It’s humans versus apes in 20th Century Fox’s new film “Dawn of the Planet of the Apes.” And though, as star Keri Russell points out, the title of the movie doesn’t bode very well for the humans, the actors in the movie make a point of saying this movie is about whether the two warring factions can live harmoniously together.
“Dawn of the Planet of the Apes” took over WonderCon Anaheim 2014 with new footage that showed off director Matt Reeves’ style of using motion capture and 3D on location. Gary Oldman gushes to reporters that Reeves “changed the game” on the style of moviemaking because of the way the motion captured characters so seamlessly blend into their real surroundings.
“The movie has a completely different feel and a different look to it than anything you’ve seen previously,” Oldman says. “It’s spooky actually how real it looks.”
Master motion capture actor Andy Serkis creates part of that credibility. He reprises his “Rise of the Planet of the Apes” role of Caesar in “Dawn,” which picks up about 10 years later.
“We arrive at the beginning of the movie from ‘Rise of the Planet of the Apes’ with Caesar 10 years on, so he is actually a much older character that is now a leader, a statesman-like figure,” Serkis says. “He has a lot of responsibility on his shoulders, and therefore there’s a lot of gravitas in that performance. He’s more physically upright. He’s more human-like, I suppose, in his physicality.”
While the humans have struggled to survive after a virus wiped them out, the apes have adopted more human-style lives. “[Caesar] has a wife, he has a teenage son, he has a young infant, so there’s the complexity of when the humans return and he realizes there is going to be an escalating conflict, he really does bear the weight of it on his shoulders,” Serkis teases. “You see a very stressed, worried leader who’s trying to hold up everything, and everything they’ve built; all of the ape community.”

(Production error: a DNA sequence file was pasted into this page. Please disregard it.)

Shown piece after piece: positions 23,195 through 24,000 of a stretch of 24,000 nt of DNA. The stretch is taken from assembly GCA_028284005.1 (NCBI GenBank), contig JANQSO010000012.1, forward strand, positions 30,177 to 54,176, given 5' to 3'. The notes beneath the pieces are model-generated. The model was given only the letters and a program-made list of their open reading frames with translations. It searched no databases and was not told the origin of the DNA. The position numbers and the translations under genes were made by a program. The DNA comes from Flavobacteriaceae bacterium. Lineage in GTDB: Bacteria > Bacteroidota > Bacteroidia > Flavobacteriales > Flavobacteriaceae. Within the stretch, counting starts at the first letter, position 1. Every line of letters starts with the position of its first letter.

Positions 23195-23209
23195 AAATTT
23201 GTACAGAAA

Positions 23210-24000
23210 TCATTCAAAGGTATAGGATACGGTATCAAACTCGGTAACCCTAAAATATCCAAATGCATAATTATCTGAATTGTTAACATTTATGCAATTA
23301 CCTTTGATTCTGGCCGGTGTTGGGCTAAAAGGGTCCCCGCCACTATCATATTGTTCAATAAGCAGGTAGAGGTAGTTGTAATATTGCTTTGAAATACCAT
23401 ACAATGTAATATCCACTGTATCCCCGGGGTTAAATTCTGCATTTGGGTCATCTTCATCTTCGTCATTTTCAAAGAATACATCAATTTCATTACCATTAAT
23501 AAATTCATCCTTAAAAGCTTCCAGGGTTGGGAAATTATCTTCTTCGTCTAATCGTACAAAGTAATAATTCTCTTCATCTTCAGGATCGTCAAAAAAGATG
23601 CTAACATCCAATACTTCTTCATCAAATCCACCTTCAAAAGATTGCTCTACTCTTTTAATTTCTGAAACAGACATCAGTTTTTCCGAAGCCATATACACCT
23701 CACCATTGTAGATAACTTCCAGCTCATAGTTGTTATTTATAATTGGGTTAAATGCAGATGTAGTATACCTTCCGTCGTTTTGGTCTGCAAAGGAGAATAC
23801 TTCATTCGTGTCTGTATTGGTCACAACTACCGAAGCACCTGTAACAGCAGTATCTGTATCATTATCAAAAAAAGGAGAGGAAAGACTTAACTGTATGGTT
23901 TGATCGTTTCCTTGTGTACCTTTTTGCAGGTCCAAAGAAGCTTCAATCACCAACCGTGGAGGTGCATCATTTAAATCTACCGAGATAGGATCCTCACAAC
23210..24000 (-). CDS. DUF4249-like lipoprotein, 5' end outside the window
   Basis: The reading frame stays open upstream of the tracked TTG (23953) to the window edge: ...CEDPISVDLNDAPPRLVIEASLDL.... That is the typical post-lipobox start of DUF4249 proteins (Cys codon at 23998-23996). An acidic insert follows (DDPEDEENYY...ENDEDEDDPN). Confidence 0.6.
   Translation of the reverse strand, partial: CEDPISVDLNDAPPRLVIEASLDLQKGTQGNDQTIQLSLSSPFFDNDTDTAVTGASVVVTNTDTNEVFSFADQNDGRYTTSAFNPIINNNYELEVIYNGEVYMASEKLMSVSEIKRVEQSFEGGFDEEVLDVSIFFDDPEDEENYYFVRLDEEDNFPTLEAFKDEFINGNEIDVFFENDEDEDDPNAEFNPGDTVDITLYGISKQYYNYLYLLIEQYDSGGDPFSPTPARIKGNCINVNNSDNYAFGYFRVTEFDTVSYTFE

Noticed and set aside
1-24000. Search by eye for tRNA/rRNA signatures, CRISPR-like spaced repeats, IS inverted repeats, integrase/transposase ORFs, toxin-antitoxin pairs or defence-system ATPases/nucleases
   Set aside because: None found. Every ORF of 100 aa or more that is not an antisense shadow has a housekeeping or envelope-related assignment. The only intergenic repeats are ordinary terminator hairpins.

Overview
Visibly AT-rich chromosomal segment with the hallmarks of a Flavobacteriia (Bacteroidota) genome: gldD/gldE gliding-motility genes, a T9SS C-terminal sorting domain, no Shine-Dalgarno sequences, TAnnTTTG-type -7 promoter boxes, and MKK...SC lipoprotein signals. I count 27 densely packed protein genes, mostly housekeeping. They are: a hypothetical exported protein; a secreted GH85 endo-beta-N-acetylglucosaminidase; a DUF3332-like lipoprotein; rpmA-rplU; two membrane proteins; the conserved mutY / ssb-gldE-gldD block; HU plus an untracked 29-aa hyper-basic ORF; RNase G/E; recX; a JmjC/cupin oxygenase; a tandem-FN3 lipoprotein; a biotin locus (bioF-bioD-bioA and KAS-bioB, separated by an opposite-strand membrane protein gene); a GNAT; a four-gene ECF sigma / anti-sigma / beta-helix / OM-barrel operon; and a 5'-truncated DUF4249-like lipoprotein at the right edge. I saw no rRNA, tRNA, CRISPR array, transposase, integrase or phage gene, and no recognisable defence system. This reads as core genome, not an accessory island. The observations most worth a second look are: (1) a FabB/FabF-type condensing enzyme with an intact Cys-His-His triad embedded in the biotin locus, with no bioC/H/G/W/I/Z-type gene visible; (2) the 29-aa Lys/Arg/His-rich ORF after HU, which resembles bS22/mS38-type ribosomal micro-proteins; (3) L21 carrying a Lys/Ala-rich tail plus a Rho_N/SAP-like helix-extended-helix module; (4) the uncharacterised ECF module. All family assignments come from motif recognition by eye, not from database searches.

Oldman’s character Dreyfus leads a group of humans who believe they are the last of their kind alive. They also are under the misconception that the apes are no longer a threat.
“They believe that the military’s efforts have taken care of the apes. Then there’s a community of apes who think all the humans have died from the disease, and they are the now predominant species. And they discover that there’s humans — we discover each other — and then the drama is how can they coexist? Can they? Will they?” he teases.
“She was a nurse and she was helping fight the virus for the remaining humans left and I kind of just go on this adventure,” Russell says. “I think the main thing for my character in terms of the apes is because the story picks up about 10 years later and the virus has killed most of the human population, people really have a fear of the apes. And I think because I had such intimate involvement with the virus, I know it has nothing to do with them and they didn’t create it, so I think I’m much more open to the bridging of working it out.”
She adds of Reeves, “He’s such a good fit for this. Matt has such a vulnerable sensibility and is interested in intricate, character-driven pieces, and I think that’s what he laid into this movie.”
Though it’s easy to hope for a happy ending in “Dawn of the Planet of the Apes,” the premise lends itself to insurmountable conflict. It also lends itself to a sequel, which Oldman says is already in the works.
“Oh there’s going to be a sequel, don’t worry about that,” he teases. Will he be in it? “I don’t know. They haven’t asked me. Who knows.”
“Dawn of the Planet of the Apes” is due in theaters on July 11, 2014.